Q: The stock market decline has me feeling very nervous about my retirement savings. I'm looking at retirement in 10 years, and I've done a pretty good job of saving for it--but now the stock market is giving back a lot of those savings. All of a sudden, savings accounts are looking much more attractive at 1 percent. How much of my retirement money do you think I should put into conservative things like that?
A: The violence of the recent stock market declines are unsettling, and as you approach retirement, it certainly makes sense to gradually transfer more of your savings into conservative vehicles. However, don't completely turn your back on stocks, for the following reasons:
- As you point out, savings accounts won't earn you much more than 1 percent these days--and those are the best savings accounts. Money market accounts are at a similar level, and you won't get a whole lot more for locking into a long-term CD. The question you have to ask yourself is whether you can meet your retirement goals with virtually no investment earnings.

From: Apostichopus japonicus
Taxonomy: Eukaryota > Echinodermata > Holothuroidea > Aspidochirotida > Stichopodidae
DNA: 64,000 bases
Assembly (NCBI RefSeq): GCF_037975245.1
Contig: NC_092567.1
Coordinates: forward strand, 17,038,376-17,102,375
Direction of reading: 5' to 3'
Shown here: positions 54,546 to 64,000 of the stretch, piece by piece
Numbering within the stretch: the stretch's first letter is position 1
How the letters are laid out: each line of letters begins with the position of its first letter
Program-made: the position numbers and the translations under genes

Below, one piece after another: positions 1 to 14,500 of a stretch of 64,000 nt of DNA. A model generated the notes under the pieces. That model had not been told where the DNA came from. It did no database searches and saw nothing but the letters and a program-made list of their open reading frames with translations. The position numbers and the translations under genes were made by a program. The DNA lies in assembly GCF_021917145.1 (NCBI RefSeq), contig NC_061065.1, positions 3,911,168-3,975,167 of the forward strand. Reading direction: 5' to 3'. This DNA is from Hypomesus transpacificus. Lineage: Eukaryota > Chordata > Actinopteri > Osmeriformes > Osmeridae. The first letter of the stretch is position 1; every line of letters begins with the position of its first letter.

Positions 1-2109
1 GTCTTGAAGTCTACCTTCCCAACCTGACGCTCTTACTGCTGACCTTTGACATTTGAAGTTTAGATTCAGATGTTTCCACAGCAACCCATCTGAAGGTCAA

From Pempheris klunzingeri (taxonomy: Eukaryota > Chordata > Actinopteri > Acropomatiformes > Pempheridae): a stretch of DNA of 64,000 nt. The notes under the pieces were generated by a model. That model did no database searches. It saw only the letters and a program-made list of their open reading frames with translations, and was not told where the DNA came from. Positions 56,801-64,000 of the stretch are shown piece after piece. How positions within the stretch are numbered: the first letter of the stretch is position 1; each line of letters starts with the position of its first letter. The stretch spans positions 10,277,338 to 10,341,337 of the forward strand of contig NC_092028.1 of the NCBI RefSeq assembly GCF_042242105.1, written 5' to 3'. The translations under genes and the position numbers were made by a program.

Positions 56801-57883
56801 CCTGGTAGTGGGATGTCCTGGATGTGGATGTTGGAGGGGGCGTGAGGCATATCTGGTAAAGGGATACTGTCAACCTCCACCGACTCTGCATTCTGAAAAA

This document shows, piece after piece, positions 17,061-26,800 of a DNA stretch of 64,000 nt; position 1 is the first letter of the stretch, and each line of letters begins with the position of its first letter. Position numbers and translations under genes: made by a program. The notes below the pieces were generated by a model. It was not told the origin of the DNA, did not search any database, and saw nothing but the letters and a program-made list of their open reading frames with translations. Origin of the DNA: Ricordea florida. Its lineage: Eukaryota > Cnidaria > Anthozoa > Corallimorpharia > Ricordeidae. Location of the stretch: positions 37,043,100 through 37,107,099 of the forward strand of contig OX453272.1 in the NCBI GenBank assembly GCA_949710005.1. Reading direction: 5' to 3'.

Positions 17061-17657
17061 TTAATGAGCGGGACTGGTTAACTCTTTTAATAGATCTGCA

- Another problem with those low CD, savings, and money market rates is that they are below the rate of inflation. Without some growth component to your portfolio, you'd be looking at a steadily deteriorating standard of living in retirement if you can't keep up with inflation.
- Remember that retirement is not a finish line. With any luck, you'll live for 20 or 30 years after retirement. So, if you are 10 years away from retirement now, that means you actually have a total time frame of 30 years or more. That gives you more time to ride out the market's current volatility.
The bottom line is, don't exacerbate the market's volatility by making extreme moves yourself.
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